Originally slated to release on 14th of August, the film has been now pushed to the 16th of December, the day when we celebrate Vijay Diwas.
Â© BCCL; The Indian Army, observing Vijay Diwas
The film follows the incidents that took place at the Bhuj Air Force Station and follows the story of Squadron Leader Vijay Karnik. Although he may be portrayed as the hero of the film, (because after all, Bollywood) in real life, as courageous as Sq Lr Karnik was, the women of Bhuj were the actual heroes, who played a vital role in our victory over Pakistan.
Â© Instagram/ajaydevgn; A young Squadron Leader Vijay Karnik, 1971
So, what actually happened in Bhuj, in 1971, that inspired a big-budget Bollywood film? Why is it often called, the Pearl Harbour moment of India? And why are the women, and Vijay Karnik, who retired as a wing commander, indeed heroes in real life?
Â© BCCL; Recent photograph of Squadron Leader Vijay Karnik
These 5 facts answer all such questions:
Â© CIA; Representational Image: Pakistan Air Forceâs Sabres
In the winter of 1971, the Bhuj Air Force Station was raided a total of 35 times in 14 days. That means over twice a day, sometimes, even more. Over 92 high powered explosives and bombs, and 22 rockets were used, in Bhuj alone.
Strategically, Bhuj was important for the Indian Air Force, given itâs proximity to the border with Pakistan. However, it was also very understaffed. At that period of time, because of a number of reasons.2. The Attack That Almost Did It
Â© BCCL; Remnants from the attack
The most devastating attack came on the evening of the 8th of December. A squadron of Sabre jets from Pakistan Air Force, attacked the strip, dropping over 14 napalm bombs.
Unlike other regular missiles and ammunitions used by any air force at that time, napalm bombs were designed to be highly incendiary in nature. They were mainly used in the Vietnam war by the US Armed forces.
Â© WikiCommons; Representational Image: Simulations of Napalm Bombs
That meant that they would not make a massive explosion when they went off. Instead, the bomb would torch the place where it went of, and just incinerate everything. The resulting fire would burn for hours, even if there was a proper and state of the art system to put the fire out. Of course, we didnât have those back then.
Needless to say, the facility was heavily damaged, and the airstrip, obliterated, meaning no aircraft could take off.3. The Role Of Civilians
Â© WikiCommons; File photo of women working on the airstrip
In spite of being a strategically important airfield for the Indian Air Force, the squad posted at Bhuj was short-staffed. Moreover, after the attack, it wasnât possible for the Air Force to send their engineers and construction team to rebuild the airstrip. So, Squadron Leader Vinay Karnik had to turn to a local village, named Madhapur, for help.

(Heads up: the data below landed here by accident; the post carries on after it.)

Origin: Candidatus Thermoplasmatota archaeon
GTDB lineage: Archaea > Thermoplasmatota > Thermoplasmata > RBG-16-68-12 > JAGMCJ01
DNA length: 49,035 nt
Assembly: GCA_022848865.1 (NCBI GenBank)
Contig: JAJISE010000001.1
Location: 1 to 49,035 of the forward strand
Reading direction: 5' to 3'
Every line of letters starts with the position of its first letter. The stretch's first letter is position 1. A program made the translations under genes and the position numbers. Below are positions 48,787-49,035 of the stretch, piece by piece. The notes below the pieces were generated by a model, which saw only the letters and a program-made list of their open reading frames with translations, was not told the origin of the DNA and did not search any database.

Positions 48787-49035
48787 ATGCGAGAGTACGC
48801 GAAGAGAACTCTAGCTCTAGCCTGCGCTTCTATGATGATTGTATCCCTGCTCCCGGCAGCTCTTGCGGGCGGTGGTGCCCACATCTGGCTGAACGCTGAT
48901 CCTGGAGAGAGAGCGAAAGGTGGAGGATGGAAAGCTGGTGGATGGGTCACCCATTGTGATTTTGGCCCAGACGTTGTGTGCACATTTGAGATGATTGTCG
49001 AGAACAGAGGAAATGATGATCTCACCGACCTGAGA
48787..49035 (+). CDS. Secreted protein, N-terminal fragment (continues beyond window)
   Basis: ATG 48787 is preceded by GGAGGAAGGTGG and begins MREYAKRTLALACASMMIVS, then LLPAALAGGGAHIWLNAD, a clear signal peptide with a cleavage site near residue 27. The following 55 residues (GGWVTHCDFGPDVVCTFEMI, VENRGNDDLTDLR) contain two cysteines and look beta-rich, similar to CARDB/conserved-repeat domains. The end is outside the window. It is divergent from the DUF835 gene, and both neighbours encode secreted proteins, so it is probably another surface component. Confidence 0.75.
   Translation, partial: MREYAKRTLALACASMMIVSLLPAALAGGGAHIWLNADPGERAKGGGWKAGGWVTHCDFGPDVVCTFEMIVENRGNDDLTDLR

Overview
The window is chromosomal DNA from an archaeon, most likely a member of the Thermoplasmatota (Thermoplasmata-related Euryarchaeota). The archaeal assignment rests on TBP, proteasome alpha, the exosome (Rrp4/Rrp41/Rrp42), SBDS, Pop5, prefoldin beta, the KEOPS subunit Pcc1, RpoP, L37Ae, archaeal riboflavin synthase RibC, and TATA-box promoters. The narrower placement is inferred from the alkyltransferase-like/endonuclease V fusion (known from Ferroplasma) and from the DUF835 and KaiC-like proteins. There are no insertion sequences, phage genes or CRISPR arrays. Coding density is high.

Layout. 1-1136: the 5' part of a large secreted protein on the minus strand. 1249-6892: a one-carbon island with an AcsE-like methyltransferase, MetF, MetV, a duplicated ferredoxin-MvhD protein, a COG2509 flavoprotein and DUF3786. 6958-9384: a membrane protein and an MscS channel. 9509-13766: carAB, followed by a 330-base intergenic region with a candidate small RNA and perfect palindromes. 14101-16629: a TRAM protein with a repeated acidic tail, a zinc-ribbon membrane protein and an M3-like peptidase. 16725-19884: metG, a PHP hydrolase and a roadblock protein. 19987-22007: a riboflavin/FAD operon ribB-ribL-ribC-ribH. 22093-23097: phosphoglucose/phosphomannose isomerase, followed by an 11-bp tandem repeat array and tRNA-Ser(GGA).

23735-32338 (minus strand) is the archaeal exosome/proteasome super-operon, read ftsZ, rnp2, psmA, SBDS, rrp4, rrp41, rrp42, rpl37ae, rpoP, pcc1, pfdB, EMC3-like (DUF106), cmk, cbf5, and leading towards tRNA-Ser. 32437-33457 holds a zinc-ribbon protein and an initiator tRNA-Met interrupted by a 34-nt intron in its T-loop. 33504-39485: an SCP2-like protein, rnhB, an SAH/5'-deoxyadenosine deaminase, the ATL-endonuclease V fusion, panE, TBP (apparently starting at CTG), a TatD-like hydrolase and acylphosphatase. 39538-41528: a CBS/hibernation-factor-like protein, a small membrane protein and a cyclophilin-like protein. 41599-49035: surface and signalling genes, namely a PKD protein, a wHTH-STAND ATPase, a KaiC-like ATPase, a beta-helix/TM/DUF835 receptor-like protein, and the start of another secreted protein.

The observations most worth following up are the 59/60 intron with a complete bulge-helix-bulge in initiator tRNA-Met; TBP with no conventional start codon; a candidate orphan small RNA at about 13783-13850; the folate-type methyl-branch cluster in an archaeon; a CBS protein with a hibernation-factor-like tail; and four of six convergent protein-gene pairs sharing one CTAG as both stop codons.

300 women came from the village and completely rebuilt the airstrip, enabling the Indian Air Force to launch a counter-attack.4. The Challenges
Rebuilding the airstrip wasnât exactly a piece of cake. It had to be done within 72 hours, and it had to be done right. Air Force Aircrafts need a proper runway if they are to take off and land safely, without any incident. On top of that, the airstrip had to be a long one as well.
Moreover, the Pakistan Air Force was constantly raiding the nearby airfields as well. So, the women had to cover up the portion of the airfield with cow dung, as they made it to hide it from prying eyes.
Adding to their woes was the season. During winters, the temperature in Bhuj would often drop to 5 degrees back then. Imagine doing something so labour intensive in winter clothing, that too if they had access to it.
Â© BCCL; The Indian Air Force built a memorial, honouring the women who built the airstrip
Eventually, the women were able to build the airstrip back, and Squadron Leader Vinay Karnik, along with his 2 officers, and the rest of the crew were able to launch a counter-attack.
Squadron Leader Vinay Karnik and his crew, also successfully saved the aircraft from the raids and the bombings, which proved to be vital for our chances of success.5. The Humility
Â© BCCL; As of 2010 only 50-60 of the women who built the airstrip were alive.
As per a 2010 interview with the Times Of India, one of the 300 women who worked on the airstrip said that after the war was over, the then Prime Minister of India, Indira Gandhi felicitated them and offered the group a reward of Rs 50,000, which was a lot of money back then. However, the women refused to accept it, saying they did what they did, not for the money but because of their patriotism, and because rebuilding the airstrip was something that needed to be done.
The entire airfield and the airstrip had to be built again, because of the 2001 Gujarat earthquake.
With that being said, from the looks of it, Bhuj: The Pride of India should be one cracker of a film. We just hope the film does not get delayed anymore.